Thursday, September 16, 2021

An Argument for Using "They" as Pronouns

Until I'm Told Otherwise, I Prefer to Call You "They"

Ian Ayres is a professor and deputy dean at Yale Law School. Their preferred pronoun is “they.”

With the start of a new school year this fall, I am adopting a new practice. It is already common for my university colleagues and me to ask our students for their preferred pronouns at the beginning of the semester. In these efforts to thoughtfully ascertain how people choose to be described, not enough attention is paid to circumstances when it is most appropriate not to specify gender at all. I would never intentionally misidentify someone else’s gender — but I unfortunately risk doing so until I learn that person’s pronouns. That’s why, as I begin a new school year, I am trying to initially refer to everyone as “they.”
 
In so doing, I am employing a “default rule” — a concept whose importance I have studied during my career as a law professor. A default rule fills in the gaps in a legal relationship, setting a condition that holds generally until a specific value is agreed on....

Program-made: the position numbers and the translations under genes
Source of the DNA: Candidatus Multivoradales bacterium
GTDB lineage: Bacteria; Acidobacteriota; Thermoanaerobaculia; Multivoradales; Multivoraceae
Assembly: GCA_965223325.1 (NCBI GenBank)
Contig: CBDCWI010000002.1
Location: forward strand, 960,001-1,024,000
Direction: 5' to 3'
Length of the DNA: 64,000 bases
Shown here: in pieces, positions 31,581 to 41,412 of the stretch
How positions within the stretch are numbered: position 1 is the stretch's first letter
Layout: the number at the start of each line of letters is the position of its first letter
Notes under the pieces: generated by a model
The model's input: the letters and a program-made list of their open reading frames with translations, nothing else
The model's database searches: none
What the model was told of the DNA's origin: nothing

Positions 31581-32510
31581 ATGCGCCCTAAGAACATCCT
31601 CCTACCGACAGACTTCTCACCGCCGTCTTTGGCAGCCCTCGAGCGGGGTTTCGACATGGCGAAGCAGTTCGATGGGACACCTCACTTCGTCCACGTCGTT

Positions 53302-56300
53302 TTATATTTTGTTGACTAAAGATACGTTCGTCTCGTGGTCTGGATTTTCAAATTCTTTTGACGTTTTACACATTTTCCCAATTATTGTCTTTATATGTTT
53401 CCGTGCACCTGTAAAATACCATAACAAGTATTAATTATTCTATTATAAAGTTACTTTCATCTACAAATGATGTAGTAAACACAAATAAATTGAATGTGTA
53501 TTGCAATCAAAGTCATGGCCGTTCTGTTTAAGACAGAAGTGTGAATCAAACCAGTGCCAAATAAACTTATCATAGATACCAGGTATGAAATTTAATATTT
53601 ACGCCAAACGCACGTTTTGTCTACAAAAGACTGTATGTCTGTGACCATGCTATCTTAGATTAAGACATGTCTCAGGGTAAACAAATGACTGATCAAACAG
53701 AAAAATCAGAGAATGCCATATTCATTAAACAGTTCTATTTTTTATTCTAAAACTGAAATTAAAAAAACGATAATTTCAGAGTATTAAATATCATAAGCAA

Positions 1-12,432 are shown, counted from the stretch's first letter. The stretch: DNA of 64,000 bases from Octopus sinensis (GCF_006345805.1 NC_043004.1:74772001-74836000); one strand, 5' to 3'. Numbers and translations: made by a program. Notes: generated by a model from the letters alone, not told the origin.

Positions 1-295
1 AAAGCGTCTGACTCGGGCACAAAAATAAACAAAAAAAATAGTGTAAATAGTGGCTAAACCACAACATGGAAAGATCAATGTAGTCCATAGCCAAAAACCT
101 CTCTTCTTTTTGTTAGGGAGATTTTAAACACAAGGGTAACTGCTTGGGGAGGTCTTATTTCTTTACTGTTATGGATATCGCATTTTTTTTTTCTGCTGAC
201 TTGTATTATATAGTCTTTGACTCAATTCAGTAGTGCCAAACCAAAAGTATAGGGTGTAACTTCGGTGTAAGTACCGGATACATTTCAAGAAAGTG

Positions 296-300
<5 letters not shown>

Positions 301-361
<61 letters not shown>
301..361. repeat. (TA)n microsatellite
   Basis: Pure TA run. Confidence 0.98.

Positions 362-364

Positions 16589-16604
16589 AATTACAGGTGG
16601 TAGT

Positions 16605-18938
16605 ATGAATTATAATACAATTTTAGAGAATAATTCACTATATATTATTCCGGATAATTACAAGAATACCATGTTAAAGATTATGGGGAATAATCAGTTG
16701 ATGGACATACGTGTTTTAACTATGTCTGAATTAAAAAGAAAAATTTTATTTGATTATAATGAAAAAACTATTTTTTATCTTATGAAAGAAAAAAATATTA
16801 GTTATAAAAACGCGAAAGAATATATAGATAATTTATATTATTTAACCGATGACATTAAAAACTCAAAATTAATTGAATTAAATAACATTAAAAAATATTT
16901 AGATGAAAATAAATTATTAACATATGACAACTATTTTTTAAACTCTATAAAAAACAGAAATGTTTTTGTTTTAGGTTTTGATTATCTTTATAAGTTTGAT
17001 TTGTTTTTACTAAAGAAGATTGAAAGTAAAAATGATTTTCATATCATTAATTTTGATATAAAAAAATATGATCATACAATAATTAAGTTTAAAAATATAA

In the case of personal identity, I am drawn to default pronouns that don’t assume others’ gender. Instead of assuming someone’s gender identity based on how they look or dress or act, it is more appropriate to refer to them as “they” until I know better. And whenever possible, it is important to create early opportunities to learn their chosen pronouns, which has become standard practice in academic and other settings.

 

Starting with the inclusive default “they” is less likely to cause offense than using harmful stereotypes to guess at someone’s pronouns. In grade school, one of my children was advised to adopt a similar strategy to address female teachers as “Ms.” until the teacher said that they prefer “Miss” or “Mrs.” Non-identification is a much less costly default than misidentification.

 

Some people harp on how difficult it is to make this kind of linguistic change. But broadly adopting the singular “they” can actually reduce a speaker’s cognitive load. Years ago, my parents told me they liked “Ms.” because they no longer had to presume whether a woman was married or not. Calling people “they” by default similarly relieves the speaker of having to guess at someone’s gender. More importantly, it has the advantage of reducing gender-related assumptions that listeners might make. And it has the crucial benefit of more respectfully addressing people with nonbinary identities. Just as all-gender bathrooms make life easier for transgender people, using the singular “they” default, until told otherwise, affirms linguistic space in the classroom for people who do not exclusively identify as men or women.

https://lawprofessors.typepad.com/gender_law/2021/09/an-argument-for-using-they-as-pronouns.html

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